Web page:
Schools teach disabled life skills

Tue Jun 28, 2011 5:53pm EDT
 
Email This Article |
Share This Article
  • Facebook
  • LinkedIn
  • Twitter
| Print This Article | Single Page
[-] Text [+]

By Barbara Goldberg

MAPLEWOOD, New Jersey (Reuters Life!) - Calculating the best-priced cookie dough may be a small challenge for the executives of Diamond Enterprises, but making eye contact while paying the cashier is an enormous one.

Diamond Enterprises is a sandwich, salad and snack business run by students with autism and severe learning disabilities at a high school in the state of New Jersey. This year it filled 700 orders, most placed by teachers.

The program at Columbia High School in Maplewood is among a wave of innovative programs in public schools throughout the United States that go beyond the traditional classroom to develop life skills among special-education students.

Special-education students can have difficulty with human interaction, so learning manners and acceptable behaviors such as eye contact is less of a social nicety and more of a survival skill.

"The social piece is at least as important as learning to read and do math," said Eugene Porta, a teacher who oversees the nine students running Diamond Enterprises. "We need to help them develop skills to function in the community."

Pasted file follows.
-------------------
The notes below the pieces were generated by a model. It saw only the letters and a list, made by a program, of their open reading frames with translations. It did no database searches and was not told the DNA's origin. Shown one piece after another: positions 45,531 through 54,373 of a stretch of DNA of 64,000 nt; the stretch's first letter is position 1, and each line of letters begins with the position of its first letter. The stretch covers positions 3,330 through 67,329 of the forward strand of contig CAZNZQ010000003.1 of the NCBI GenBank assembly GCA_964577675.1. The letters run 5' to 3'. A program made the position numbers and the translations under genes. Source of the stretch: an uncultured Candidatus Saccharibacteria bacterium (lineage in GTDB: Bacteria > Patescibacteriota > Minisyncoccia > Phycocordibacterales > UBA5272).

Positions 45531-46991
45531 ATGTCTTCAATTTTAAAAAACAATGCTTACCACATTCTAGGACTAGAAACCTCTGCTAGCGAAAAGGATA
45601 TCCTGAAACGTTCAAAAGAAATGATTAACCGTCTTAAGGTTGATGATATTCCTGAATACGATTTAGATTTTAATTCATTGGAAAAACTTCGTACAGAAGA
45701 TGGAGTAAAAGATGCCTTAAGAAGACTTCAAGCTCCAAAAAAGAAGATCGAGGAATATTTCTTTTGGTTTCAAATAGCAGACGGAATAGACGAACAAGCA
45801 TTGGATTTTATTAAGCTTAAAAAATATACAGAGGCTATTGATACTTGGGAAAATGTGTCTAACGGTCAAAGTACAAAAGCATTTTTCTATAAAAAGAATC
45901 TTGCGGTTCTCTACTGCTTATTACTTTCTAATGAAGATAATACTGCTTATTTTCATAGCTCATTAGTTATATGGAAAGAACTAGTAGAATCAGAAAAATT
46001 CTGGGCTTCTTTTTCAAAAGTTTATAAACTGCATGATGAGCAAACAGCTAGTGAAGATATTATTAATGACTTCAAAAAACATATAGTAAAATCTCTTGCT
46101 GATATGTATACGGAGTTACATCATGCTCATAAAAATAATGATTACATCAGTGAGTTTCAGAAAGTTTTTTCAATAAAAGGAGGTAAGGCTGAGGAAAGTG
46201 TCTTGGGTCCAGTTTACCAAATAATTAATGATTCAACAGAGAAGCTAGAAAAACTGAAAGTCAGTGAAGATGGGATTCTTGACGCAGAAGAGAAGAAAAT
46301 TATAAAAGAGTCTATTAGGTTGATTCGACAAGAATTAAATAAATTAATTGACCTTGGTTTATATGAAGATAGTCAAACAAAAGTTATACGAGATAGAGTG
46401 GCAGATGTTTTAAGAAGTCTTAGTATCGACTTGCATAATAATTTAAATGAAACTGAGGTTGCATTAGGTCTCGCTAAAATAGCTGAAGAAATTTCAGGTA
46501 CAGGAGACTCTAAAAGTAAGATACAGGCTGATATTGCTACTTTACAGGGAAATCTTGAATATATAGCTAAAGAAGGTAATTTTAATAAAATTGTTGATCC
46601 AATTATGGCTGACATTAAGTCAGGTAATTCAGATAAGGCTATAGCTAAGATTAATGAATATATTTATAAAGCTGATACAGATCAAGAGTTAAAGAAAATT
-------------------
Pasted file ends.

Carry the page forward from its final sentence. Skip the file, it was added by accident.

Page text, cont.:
Tallying up orders and making sales for Diamond Enterprises instills business acumen, but a more valuable lesson also may be the teamwork and interaction that most workplaces require but is often absent from the lives of disabled students.

"We really try very hard to make what's out there in the working world come into the classroom," Porta said. "If it doesn't lead to a job, then at least it will mean gaining independence. We want them to be accepted by people in the community."

LEARNING TO LIVE INDEPENDENTLY   Continued...

 
<p>Tristan Williams, a student at Columbia High School in Maplewood, New Jersey, shops for products at a supermarket during a special education program aimed at teaching students life skills, June 15, 2011. REUTERS/Barbara Goldberg</p>